The first I heard of the issue was while watching The Insider. As usual, they had talking heads giving their opinions on Rachel, who lost more than half her body weight, and as is expected from The Insider, the opinions were OA, exagerrated and hysterical. So my first reaction was "Everyone has to calm down and leave the girl alone. When she was fat, she was pressured to join a reality competition to lose weight. Now that she's thin and won the competition, people on TV are labeling her as having an eating disorder and post infographs of the ideal body weight for her type. It's infuriating!"
And it's still infuriating, but now my anger is a little more complicated than annoyance at people who pick on a girl who maybe went too far. While the premise of The Biggest Loser was interesting, it quickly ran afoul of a basic truth that people still, even now, find hard to accept:
But because The Biggest Loser is The Biggest Loser and not, I dunno, the Healthiest Winner, numbers on a scale are exactly the metric used for winning. So what happened? Men, who have a weight and muscle mass advantage, have won the most seasons of the competition. Contestants who've lost as much as 40lbs during the competition -- no small accomplishment -- feel like lazy asses and beat themselves up for not losing as much weight as the next person with a completely different metabolism and body type. And then we get a girl like Rachel who, in order to win, lost another 45lbs after the ranch and ended up taking the crown. Is anyone really surprised that she went as far as she did?
People who've never been fat will never know the stigma being bigger carries with it. And no, the frustrating muffin top you have during your period doesn't count. People who are what society calls 'normal' will never understand how, when you're big, everyone -- even your own family who profess to love and protect you -- can make you feel less than who you really are: just a lazy glutton who can't control her appetite. You did well at school? You a leader at social activities? That doesn't matter. People look at your frame, and that's all that they see. They've made a judgment, and they will always hold your weight against you.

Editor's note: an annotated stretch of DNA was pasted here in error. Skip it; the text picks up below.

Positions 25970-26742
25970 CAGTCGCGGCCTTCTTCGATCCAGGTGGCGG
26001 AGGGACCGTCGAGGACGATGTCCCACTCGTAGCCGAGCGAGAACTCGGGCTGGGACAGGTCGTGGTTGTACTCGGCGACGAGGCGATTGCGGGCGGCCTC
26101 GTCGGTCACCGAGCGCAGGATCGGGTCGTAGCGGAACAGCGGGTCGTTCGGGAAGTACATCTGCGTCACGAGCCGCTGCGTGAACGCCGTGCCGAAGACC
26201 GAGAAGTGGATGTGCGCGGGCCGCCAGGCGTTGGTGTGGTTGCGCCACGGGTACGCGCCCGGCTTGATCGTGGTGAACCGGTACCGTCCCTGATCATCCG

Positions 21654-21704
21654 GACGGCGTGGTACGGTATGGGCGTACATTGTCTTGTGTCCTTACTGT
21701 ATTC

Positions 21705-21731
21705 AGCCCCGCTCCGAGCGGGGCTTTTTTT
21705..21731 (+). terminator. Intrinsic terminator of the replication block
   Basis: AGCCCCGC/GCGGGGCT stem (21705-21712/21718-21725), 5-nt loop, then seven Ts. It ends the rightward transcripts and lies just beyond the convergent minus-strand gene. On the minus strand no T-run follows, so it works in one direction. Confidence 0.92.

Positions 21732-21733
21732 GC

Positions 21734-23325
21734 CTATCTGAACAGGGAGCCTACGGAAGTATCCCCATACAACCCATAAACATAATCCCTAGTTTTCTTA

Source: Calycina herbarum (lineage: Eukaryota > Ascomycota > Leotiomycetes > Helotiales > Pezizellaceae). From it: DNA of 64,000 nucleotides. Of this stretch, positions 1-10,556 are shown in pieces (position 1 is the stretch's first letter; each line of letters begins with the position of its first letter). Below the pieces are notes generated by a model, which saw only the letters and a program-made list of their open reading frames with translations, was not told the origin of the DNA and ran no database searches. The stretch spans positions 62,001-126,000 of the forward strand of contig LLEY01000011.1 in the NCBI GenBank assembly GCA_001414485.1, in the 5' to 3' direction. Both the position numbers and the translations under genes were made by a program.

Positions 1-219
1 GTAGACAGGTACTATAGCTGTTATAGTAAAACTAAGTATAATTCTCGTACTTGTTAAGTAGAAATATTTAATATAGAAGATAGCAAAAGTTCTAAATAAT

I try and think how Rachel feels. The pressure to lose weight was so much she was willing to expose herself on national TV to attain it. Once the weight started coming off, people began to praise her. To look up to her. She finally saw approval in the eyes of her trainers and friends. So she kept on losing weight. She would have approval and a sweet cash prize too. And now the tables are turned on her. "You did too much! You're sick! I can't look at you!" I mean, talk about damned if you do and damned if you don't.
The thing that annoys me the most about the tone of the righteous indignation at her weight loss is that somehow this is all on Rachel. As if the girl just work up one day and decided to lose basically another person for no good reason. The media that shames and then praises women who 'bounce back' (OMG we're not rubber bands!) after giving birth, who show us a middle aged celeb with all the time and money to look hot and say "hey, Moms, she still has it going on!", the very culture and attitude that makes shows like The Biggest Loser such ratings juggernauts, are they complicit in all of this? Oh no. It's all on this one girl and her uncomfortable body.
I'm not saying I approve and endorse Rachel's transformation. I don't condemn it either. Though I wish her the best and hope she finds a healthy balance that works for her, at the end of the day, it's her body. I just want to leave her alone. As should the pundits on Twitter and on The Insider. Can we as a species make a resolution to leave people's bodies alone? Can we not let people discover the shape and state of health that works for them, and stop pressuring them to conform to a standard that they may not be attainable? Can we do that?